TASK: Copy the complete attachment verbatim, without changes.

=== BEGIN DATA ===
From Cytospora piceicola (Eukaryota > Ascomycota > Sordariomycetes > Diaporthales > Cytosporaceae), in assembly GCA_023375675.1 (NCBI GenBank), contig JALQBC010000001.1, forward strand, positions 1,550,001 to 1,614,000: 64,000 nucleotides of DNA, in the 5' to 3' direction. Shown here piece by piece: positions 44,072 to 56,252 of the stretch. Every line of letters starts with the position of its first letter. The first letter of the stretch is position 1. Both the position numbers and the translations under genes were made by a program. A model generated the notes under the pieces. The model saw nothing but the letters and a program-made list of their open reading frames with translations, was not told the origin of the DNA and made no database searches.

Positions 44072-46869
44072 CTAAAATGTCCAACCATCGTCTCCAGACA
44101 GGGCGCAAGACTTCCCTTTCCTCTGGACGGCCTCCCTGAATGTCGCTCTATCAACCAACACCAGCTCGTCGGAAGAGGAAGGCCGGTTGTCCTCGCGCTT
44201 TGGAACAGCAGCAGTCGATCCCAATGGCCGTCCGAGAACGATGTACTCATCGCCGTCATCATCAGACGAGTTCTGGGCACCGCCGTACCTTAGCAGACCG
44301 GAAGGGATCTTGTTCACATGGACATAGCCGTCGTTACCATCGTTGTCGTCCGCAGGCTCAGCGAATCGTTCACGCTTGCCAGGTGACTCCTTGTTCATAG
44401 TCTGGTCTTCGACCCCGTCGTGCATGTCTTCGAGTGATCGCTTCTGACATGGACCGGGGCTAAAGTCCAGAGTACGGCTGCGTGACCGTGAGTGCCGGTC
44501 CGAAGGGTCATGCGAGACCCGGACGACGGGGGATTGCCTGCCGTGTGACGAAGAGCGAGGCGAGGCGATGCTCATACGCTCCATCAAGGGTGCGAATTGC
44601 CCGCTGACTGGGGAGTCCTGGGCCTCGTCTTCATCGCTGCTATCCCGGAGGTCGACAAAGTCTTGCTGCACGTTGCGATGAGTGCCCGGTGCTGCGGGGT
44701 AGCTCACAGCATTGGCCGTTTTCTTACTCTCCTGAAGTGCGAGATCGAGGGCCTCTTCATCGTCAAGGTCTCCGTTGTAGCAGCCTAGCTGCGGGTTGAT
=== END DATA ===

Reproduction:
From Cytospora piceicola (Eukaryota > Ascomycota > Sordariomycetes > Diaporthales > Cytosporaceae), in assembly GCA_023375675.1 (NCBI GenBank), contig JALQBC010000001.1, forward strand, positions 1,550,001 to 1,614,000: 64,000 nucleotides of DNA, in the 5' to 3' direction. Shown here piece by piece: positions 44,072 to 56,252 of the stretch. Every line of letters starts with the position of its first letter. The first letter of the stretch is position 1. Both the position numbers and the translations under genes were made by a program. A model generated the notes under the pieces. The model saw nothing but the letters and a program-made list of their open reading frames with translations, was not told the origin of the DNA and made no database searches.

Positions 44072-46869
44072 CTAAAATGTCCAACCATCGTCTCCAGACA
44101 GGGCGCAAGACTTCCCTTTCCTCTGGACGGCCTCCCTGAATGTCGCTCTATCAACCAACACCAGCTCGTCGGAAGAGGAAGGCCGGTTGTCCTCGCGCTT
44201 TGGAACAGCAGCAGTCGATCCCAATGGCCGTCCGAGAACGATGTACTCATCGCCGTCATCATCAGACGAGTTCTGGGCACCGCCGTACCTTAGCAGACCG
44301 GAAGGGATCTTGTTCACATGGACATAGCCGTCGTTACCATCGTTGTCGTCCGCAGGCTCAGCGAATCGTTCACGCTTGCCAGGTGACTCCTTGTTCATAG
44401 TCTGGTCTTCGACCCCGTCGTGCATGTCTTCGAGTGATCGCTTCTGACATGGACCGGGGCTAAAGTCCAGAGTACGGCTGCGTGACCGTGAGTGCCGGTC
44501 CGAAGGGTCATGCGAGACCCGGACGACGGGGGATTGCCTGCCGTGTGACGAAGAGCGAGGCGAGGCGATGCTCATACGCTCCATCAAGGGTGCGAATTGC
44601 CCGCTGACTGGGGAGTCCTGGGCCTCGTCTTCATCGCTGCTATCCCGGAGGTCGACAAAGTCTTGCTGCACGTTGCGATGAGTGCCCGGTGCTGCGGGGT
44701 AGCTCACAGCATTGGCCGTTTTCTTACTCTCCTGAAGTGCGAGATCGAGGGCCTCTTCATCGTCAAGGTCTCCGTTGTAGCAGCCTAGCTGCGGGTTGAT